On a free day, you actually have "freedom." Maybe that's why its called a free day, I dunno. You of course have a time where you have to get back on the busses and all that, but for the most part, you are on your own for the day and it's a nice feeling.

I'm going to close this out by telling you a little story about our free day during the Tour of Champions in San Francisco. This was the first time I've ever been to California so I was pumped. We got off the bus and some of the guys were playing the hand slap game. I am sure you are wondering what that is. Well, it's a really fun game and it's easy to play, too. You can either play in a circle, or one on one. All you do is hold your hand out, palm facing down, while the person next to you slaps your hands as hard as they can. It takes a lot of skill to be successful in this game. Well, the guys were playing and then I figured, well, we might as well get some girls doing this too. So then the girls started playing. Then up walks George Hopkins into the circle. Yes that is right, Hoppy joined in on the fun. He thought it was the funniest thing in the world -- and it was. We are pretty stupid, but it was so much fun. Most likely the best time-killing game ever.

Anyway, after beating each other, we started figuring out where we were going to eat.
We decided on an Italian place that was overlooking the bay. It was pretty good food and we had a great time. We always have a great time no matter what we're doing. We ordered way too much food but that's OK.

Afterwards we went to the dock to watch the sea lions. I don't know what we were watching because they don't do anything. The just sit there and make noises. It must be nice to be a sea lion.

We then walked around San Francisco just because we could. I think having a free day is such a shock that we don't know what to do with ourselves and are pretty much done after four hours on the loose. Happens every time. So yeah, we passed by an Asian market where I saw the Korean version of Koala Yummies in the window. Some of you younger kids might not have had the pleasure of experiencing koala yummies, and I am very sorry if this is the case. In my opinion, they were the best snack ever. They are little cookies with Koala faces on them, filled with either chocolate or strawberry stuff. Well, they stopped making them here a long time ago, but they had the Asian version at this store so Larissa (an awesome rookie trumpet player) flipped out and bought a box of each. We definitely ate a lot of those. SO GOOD.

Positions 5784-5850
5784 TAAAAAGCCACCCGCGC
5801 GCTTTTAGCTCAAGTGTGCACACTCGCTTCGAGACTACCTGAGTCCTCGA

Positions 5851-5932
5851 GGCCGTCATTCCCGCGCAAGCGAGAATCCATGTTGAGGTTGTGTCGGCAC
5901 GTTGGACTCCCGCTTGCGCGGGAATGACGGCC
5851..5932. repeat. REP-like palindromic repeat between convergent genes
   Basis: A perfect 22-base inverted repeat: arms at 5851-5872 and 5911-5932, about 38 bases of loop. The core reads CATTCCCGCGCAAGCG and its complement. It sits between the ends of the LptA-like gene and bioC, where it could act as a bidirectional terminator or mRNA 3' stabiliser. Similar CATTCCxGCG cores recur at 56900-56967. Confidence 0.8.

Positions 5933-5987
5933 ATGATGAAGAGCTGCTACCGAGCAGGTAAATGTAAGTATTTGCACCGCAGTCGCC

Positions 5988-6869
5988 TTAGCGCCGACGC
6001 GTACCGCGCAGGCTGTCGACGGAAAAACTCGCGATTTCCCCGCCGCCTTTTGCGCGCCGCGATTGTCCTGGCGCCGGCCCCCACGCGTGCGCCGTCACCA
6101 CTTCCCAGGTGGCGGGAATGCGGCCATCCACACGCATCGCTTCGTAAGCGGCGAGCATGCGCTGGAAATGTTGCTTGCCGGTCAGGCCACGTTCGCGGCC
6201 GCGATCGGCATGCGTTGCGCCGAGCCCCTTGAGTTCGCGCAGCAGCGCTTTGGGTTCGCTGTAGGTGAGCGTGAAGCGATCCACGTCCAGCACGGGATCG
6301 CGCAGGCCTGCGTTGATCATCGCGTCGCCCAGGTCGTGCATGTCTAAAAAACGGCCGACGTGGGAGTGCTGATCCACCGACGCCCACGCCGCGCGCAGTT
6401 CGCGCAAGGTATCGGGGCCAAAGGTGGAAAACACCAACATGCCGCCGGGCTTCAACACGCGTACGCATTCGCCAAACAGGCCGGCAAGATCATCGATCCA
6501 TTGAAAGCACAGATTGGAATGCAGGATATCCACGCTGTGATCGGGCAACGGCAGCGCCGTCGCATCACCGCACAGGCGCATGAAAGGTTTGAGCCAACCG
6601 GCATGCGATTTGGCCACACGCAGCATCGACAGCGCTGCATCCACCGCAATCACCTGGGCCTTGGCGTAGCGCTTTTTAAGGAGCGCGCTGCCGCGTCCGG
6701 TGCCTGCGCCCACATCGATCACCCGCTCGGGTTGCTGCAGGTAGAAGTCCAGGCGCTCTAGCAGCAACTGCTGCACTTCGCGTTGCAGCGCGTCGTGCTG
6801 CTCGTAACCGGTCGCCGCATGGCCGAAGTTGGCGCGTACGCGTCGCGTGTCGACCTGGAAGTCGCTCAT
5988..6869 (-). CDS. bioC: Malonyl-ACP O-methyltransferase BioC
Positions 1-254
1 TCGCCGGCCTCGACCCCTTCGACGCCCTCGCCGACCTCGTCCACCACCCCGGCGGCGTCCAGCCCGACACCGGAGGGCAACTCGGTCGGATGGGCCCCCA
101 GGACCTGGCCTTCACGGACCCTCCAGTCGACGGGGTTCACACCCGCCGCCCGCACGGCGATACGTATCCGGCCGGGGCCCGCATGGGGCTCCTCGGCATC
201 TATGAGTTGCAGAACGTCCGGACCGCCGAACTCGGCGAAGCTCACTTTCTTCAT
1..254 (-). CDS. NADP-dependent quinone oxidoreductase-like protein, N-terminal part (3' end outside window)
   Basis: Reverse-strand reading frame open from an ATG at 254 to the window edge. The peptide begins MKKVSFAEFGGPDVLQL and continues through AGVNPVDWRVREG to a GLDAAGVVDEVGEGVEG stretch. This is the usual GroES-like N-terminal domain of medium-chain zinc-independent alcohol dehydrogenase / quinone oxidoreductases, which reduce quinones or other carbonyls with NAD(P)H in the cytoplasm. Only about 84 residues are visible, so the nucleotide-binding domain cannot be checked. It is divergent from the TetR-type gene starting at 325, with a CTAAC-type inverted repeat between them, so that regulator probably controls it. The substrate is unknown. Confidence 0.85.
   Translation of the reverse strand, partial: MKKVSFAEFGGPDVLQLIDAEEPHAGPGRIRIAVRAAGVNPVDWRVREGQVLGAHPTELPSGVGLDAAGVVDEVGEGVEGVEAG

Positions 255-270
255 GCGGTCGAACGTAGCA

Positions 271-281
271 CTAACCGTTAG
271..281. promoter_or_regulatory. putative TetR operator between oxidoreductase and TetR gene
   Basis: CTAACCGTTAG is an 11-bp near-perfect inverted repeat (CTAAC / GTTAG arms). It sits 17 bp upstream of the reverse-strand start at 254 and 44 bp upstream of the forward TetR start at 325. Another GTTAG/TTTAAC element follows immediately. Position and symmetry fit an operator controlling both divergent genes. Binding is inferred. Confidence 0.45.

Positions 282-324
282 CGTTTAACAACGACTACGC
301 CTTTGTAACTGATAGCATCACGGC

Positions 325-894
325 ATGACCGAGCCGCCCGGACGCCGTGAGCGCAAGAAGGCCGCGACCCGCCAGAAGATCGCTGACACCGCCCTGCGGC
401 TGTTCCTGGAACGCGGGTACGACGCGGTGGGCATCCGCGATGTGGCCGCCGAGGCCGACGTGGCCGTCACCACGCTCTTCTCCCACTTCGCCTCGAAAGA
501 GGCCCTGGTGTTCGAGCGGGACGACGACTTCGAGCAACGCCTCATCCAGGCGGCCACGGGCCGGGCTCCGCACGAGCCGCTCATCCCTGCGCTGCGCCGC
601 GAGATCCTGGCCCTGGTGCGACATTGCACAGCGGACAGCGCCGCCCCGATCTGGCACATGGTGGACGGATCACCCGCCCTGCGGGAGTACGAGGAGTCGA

We went to a couple other places and then the PUMA store before heading back. We took a trolley car back to our pier -- you know, the ones that you see on the opening credits of Full House. The car dropped us off at our pier, or so we thought. We were actually at Pier 39 but had to be at Pier 29. It was OK, we still had plenty of time to grab something more to eat. We stopped at In-and-out Burger, which I must say is the finest fast food establishment I have ever been to. They know how to do it. They have awesome food and they make it in sort of an assembly-line fashion. That chain is only on the West Coast, I believe because they do not freeze their beef, so it fresh. Anyway, maybe I was there on a good day, but I don't think so. I have heard that they are consistently great. I was impressed. So we got our food and they gave us these hats. They looked kind of like sailor hats and they said " IN AND OUT BURGER" on them. So we put on our hats and realized that we were definitely going to be late. Here we are, ten Cadets, running in a line with sandals and stupid hats on holding on for dear life to our bags of food. It was awesome. The random people on the street thought so too. We were champions though, and made it back -- early even. We sat down and started eating. I took one bite and then felt sick. Maybe it was all the food earlier combined with a quick mile run back to the busses, I don't know. All I do know is I gave my burger away like a dumb kid. Five minutes later I felt fine but it was too late. The burger was gone. There you have it, a typical Cadets free day. It was a great time had by all and hopefully I can get some pictures up here soon. Thanks again for reading and I'll see you next week. Past columns by Paula Hyman: Rest stop or heaven? The Move to Allentown Welcome back to the real world Paula Hyman is a fourth-year member of the Cadets where she is the mellophone section leader. She is 20 years old and currently single. Originally from South Florida, Paula recently made the move to Allentown, Pa., to work for YEA!, the umbrella organization of the Cadets, Crossmen and the U.S. Scholastic Band Association. She ages out in 2006.